JAM747 From United States of America, joined Feb 2005, 550 posts, RR: 1 Posted (7 years 3 months 3 weeks 4 days 8 hours ago) and read 3834 times:
Are there any Boeing and Airbus Aircrafts which use the same engines? I am sure they might be calibrated differently or have accessory parts that vary from each airframe or type. Are there any operator who has both A and B planes in it's fleet and can swap engines from a A aircraft to B? For example are there certain engines on A 340 that can work on a 747 if they are from the same manufacturer such as RR, GE , etc. I know some 767 engines and 747 engines are very similar if not the same but I was wondering if the same can happen between A and B. Have there ever been a case when having engine commonality is more important in terms of costs and logistics than training pilots on a new type? Thanks.
FlySSC From France, joined Aug 2003, 7353 posts, RR: 58 Reply 2, posted (7 years 3 months 3 weeks 4 days 5 hours ago) and read 3774 times:
Engines are not made for a specific type of aircraft (A or B).
They are conceived to deliver a certain thrust, capable of pushing in the air a certain weight.
From that point, an engine can equip various aircraft types :
The CFM56 on A320 (2), A340 (4) or various B737 ...
The CF6-50 on A300s or DC10s
The Pratt & Whitney JT8D-9 on the Caravelle 10B and B727-200 etc ...
1) GE CF6-50C/C2 powerplants were used on both DC10-30 aircraft and Airbus A300B2/B4 aircraft. The differences between the Airbus and McD is in the airframer installed equipment such as the hydraulic pumps - Airbus used two pumps as two systems, while McD used two pumps as one system meaning that the plumbing, etc is different. Most of the other items are similar except for the electrical harnesses. At least one operator with both types of equipment could convert from the A300B2/B4 to/from DC10-30 in less than one shift.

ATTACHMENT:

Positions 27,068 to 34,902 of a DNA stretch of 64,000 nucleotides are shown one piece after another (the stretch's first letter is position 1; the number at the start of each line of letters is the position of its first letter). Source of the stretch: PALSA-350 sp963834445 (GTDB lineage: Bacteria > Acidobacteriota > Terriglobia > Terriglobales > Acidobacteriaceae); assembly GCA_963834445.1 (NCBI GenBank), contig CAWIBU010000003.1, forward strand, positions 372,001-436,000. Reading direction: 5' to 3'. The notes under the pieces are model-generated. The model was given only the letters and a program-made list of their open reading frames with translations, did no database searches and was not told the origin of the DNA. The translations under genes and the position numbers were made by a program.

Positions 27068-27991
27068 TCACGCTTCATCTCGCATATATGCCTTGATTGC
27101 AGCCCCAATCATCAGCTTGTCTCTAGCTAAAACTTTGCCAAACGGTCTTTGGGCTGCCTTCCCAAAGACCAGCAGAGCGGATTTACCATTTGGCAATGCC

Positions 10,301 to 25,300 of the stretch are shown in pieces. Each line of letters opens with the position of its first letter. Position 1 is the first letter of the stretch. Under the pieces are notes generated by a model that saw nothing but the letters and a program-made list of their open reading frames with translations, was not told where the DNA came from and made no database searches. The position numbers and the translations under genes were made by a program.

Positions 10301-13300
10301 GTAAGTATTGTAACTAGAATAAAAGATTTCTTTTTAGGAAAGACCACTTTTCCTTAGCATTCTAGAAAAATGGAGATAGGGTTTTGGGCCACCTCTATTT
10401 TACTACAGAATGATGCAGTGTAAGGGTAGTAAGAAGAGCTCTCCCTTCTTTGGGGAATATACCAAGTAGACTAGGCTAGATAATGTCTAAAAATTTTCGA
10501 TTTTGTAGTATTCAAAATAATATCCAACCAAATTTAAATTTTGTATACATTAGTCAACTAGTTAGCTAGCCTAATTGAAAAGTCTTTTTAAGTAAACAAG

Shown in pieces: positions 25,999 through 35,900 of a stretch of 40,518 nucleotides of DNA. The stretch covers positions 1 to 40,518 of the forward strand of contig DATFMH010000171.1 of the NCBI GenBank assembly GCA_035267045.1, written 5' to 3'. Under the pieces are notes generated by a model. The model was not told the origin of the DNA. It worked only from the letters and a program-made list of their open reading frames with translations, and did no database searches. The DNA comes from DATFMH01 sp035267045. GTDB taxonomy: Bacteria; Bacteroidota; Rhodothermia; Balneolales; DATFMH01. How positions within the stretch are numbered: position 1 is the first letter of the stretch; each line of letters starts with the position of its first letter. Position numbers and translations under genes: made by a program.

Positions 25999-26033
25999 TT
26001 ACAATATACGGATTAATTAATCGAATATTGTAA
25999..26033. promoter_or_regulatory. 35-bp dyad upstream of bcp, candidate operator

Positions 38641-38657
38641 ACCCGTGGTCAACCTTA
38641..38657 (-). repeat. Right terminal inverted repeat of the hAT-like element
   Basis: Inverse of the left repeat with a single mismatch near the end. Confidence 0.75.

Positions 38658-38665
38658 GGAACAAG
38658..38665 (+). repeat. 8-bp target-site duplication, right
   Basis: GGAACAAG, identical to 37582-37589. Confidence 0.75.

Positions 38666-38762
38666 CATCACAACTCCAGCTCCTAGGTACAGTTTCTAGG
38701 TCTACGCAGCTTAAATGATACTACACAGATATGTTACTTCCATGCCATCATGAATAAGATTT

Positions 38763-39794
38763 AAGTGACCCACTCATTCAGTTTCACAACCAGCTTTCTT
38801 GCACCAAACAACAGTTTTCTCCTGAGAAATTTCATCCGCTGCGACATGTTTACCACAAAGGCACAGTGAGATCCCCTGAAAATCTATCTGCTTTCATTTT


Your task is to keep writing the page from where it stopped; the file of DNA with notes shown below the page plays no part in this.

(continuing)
2) The GE CF6-50E/E2 powerplants were used on B747 aircraft. One operator operated both B747 and DC10-30 equipment and Boeing assisted with a conversion service bulletin to enable the subject powerplants to be used on both aircraft types.
3) The GE CF6-80A powerplants were used on both B767-200 and A310-200 aircraft. However due to the engine configuration - engine core mounted accessory gearbox - the CF6-80A/A2 engines are limited to the B767-200 installation. The CF6-80A3 engine configuration - accessory gearbox mounted on lower fan stator case - are limited to the A310-200 equipment installation.
4) Referencing the above link, for the CF6-80C2 engine types listed there is either an "A", "B" or "D" following "C2", which designates that that engine model is for either Airbus, Boeing or Douglas. Those model designations without an "F" following the numeral following the A, B or D are PMC (power management control) engines, while those with an "F" are FADEC (full authority digital electronic control..??) engines.
Not only are their subtle differences in the engies, but the airframers equipment has to be considered.
I have been told by GE engineers that changing a CF6-80C2 engine from PMC to FADEC can be done, but at the time they were not jumping with joy at the thought.
I am sure that their are some very creative aircraft powerplant engineers that have studied what it takes to be able to use the various engine models on several different aircraft types and some may have succeeded with the task. Remember to accomplish such a multiple use of the powerplants could require both engine and aircraft manufacturer service bulletins, maybe STC's and other legal sign offs to satisfy the FAA and other regulatory agencies.
Quoting Gigneil (Reply 1): I don't believe you could swap whole engines, but I am sure they can spare parts.
Spare parts is a yes depending on model applicabilities. Thats why the former paper illustrated parts catalogs were quite thick. BTW, the IPC's are now on CD's and/or are online.
FlySSC From France, joined Aug 2003, 7353 posts, RR: 58 Reply 8, posted (7 years 3 months 3 weeks 1 day 17 hours ago) and read 3271 times: